There are a couple of side bets as well, Royal Match 21 and Bet the Set 21. Blackjack side bets tend to be sucker bets, but only if they don’t hit!
Side bets are for entertainment value only. Don’t go nuts.
Overall, Stadium Blackjack is a fun new twist on blackjack, and its social component could make it a draw for groups seeking to gamble together.
Our first story about stadium gambling (at Palazzo) was way back in 2013, and we didn’t have the best time. While we didn’t win playing Stadium Blackjack, it wasn’t a bad experience.
Let us know what you think of Stadium Blackjack. Some believe it’s the future of casino gambling. For us, interacting with the dealer is often half the fun of playing, so unless we were with a group of friends, we’d probably bite the bullet and find a traditional, higher limit table.
In the grand scheme of things, Las Vegas hasn’t been around that long. It has managed to cover a lot of ground when it comes to the names of its casinos, though.
Casinos are bought, sold, rebranded, imploded and rebuilt. Along the way, they often change names.
Here, then, are a hastily slapped-together batch of Las Vegas casinos formerly named something else. And in some cases, several something elses.
1. Planet Hollywood Was Tally Ho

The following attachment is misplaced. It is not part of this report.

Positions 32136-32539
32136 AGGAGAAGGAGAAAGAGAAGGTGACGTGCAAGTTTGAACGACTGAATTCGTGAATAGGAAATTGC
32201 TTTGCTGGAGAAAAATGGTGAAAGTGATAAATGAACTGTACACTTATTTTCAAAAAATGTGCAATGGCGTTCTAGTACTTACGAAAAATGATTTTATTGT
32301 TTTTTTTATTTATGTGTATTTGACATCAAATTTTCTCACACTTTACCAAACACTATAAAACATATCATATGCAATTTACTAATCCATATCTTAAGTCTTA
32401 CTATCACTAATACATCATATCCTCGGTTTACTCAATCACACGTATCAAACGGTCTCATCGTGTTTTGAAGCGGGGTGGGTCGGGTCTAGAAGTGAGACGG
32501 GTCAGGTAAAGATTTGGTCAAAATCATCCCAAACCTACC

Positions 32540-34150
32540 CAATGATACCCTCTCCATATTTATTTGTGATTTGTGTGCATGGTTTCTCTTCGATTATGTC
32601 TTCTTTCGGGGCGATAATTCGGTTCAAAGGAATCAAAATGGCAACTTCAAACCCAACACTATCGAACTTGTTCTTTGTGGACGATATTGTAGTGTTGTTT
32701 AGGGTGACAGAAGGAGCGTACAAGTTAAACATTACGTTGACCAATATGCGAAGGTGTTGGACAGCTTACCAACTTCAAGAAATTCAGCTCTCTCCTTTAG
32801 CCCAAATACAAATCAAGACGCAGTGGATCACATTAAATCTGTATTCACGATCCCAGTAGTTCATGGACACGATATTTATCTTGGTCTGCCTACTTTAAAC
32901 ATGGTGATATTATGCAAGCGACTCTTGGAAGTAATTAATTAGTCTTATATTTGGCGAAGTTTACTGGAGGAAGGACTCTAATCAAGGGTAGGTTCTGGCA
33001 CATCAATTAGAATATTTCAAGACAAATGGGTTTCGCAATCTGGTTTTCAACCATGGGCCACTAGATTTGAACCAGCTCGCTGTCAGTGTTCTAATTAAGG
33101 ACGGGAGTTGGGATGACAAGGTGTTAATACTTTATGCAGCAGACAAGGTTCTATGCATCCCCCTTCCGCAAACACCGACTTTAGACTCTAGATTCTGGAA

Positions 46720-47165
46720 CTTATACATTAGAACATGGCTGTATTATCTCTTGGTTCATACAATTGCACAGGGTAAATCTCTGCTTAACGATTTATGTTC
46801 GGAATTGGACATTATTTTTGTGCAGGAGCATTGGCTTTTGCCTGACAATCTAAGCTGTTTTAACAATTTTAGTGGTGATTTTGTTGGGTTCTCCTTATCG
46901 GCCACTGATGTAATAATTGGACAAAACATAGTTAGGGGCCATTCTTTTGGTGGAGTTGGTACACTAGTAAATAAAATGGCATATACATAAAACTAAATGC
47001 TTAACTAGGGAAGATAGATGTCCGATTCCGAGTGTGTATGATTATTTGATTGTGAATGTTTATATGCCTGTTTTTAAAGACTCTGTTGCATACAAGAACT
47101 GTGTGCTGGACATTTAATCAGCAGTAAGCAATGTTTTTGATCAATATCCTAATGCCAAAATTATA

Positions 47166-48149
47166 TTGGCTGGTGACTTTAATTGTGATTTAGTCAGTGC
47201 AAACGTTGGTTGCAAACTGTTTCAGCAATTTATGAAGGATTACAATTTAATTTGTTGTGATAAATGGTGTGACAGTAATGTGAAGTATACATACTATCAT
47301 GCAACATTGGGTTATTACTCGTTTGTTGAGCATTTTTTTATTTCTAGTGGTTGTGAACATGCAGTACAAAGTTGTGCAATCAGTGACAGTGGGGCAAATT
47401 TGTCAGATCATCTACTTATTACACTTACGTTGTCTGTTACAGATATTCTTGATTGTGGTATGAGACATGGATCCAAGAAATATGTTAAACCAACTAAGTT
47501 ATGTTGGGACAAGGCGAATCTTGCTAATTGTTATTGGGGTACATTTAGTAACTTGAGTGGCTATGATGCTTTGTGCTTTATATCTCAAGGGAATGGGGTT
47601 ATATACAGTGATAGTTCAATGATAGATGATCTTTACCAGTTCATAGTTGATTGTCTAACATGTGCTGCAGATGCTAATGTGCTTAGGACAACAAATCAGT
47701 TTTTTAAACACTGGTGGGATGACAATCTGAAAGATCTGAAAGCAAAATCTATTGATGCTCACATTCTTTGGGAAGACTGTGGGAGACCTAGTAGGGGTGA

That’s right, Planet Hollywood was originally the Tally Ho. After that, the hotel was called King’s Crown, then the more familiar Aladdin Resort & Casino. Are we having fun yet, we asked, rhetorically?
We get the weird feeling we mainly wrote this blog post to show off some of our casino photos.
2. Westgate Was the International
The hotel we now know as Westgate opened in 1969 as the International Hotel. For years, it was known as the Las Vegas Hilton. For a minute, it was LVH, or Las Vegas Hotel and Casino. Hey, naming things is hard.
We were there the day the LVH’s letters came down and the Westgate sign went up.
3. SLS Las Vegas Was Sahara
SLS Las Vegas is a relatively recent development. For nearly 60 years, 1952 to 2011, it was the Sahara Hotel and Casino. You’ll never guess which we like more, “hotel” or “casino.”
Some days we sort of miss the Sahara’s fancy porte-cochere.
4. Harrah’s Was Holiday Casino
Never heard of Holiday Casino? Well, you’re in good company. The Holiday Casino came to be in 1973, thanks to Shelby and Claudine Williams, former owners of a classic Vegas casino, the Silver Slipper. Harrah’s got its name in 1992.